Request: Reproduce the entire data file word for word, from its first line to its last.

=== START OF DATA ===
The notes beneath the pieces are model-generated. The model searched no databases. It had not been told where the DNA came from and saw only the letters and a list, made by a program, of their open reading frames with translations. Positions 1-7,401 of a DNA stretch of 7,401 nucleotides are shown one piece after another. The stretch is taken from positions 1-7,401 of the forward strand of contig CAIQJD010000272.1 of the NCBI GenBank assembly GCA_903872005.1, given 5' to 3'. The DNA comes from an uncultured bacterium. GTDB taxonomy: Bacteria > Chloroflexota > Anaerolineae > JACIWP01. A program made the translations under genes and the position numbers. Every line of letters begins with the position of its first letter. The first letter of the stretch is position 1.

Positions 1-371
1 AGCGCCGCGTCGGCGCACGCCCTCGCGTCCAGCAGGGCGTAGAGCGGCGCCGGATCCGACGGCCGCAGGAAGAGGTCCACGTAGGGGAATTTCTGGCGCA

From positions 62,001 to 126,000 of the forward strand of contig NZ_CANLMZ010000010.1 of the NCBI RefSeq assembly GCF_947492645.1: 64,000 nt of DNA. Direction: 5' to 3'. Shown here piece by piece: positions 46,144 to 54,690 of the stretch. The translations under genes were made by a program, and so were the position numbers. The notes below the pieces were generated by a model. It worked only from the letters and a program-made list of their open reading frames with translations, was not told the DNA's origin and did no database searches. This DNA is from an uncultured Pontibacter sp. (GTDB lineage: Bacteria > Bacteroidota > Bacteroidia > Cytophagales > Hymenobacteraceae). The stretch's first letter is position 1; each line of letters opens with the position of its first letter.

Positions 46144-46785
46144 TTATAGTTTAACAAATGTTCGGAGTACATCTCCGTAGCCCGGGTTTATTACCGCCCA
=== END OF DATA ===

The notes beneath the pieces are model-generated. The model searched no databases. It had not been told where the DNA came from and saw only the letters and a list, made by a program, of their open reading frames with translations. Positions 1-7,401 of a DNA stretch of 7,401 nucleotides are shown one piece after another. The stretch is taken from positions 1-7,401 of the forward strand of contig CAIQJD010000272.1 of the NCBI GenBank assembly GCA_903872005.1, given 5' to 3'. The DNA comes from an uncultured bacterium. GTDB taxonomy: Bacteria > Chloroflexota > Anaerolineae > JACIWP01. A program made the translations under genes and the position numbers. Every line of letters begins with the position of its first letter. The first letter of the stretch is position 1.

Positions 1-371
1 AGCGCCGCGTCGGCGCACGCCCTCGCGTCCAGCAGGGCGTAGAGCGGCGCCGGATCCGACGGCCGCAGGAAGAGGTCCACGTAGGGGAATTTCTGGCGCA

From positions 62,001 to 126,000 of the forward strand of contig NZ_CANLMZ010000010.1 of the NCBI RefSeq assembly GCF_947492645.1: 64,000 nt of DNA. Direction: 5' to 3'. Shown here piece by piece: positions 46,144 to 54,690 of the stretch. The translations under genes were made by a program, and so were the position numbers. The notes below the pieces were generated by a model. It worked only from the letters and a program-made list of their open reading frames with translations, was not told the DNA's origin and did no database searches. This DNA is from an uncultured Pontibacter sp. (GTDB lineage: Bacteria > Bacteroidota > Bacteroidia > Cytophagales > Hymenobacteraceae). The stretch's first letter is position 1; each line of letters opens with the position of its first letter.

Positions 46144-46785
46144 TTATAGTTTAACAAATGTTCGGAGTACATCTCCGTAGCCCGGGTTTATTACCGCCCA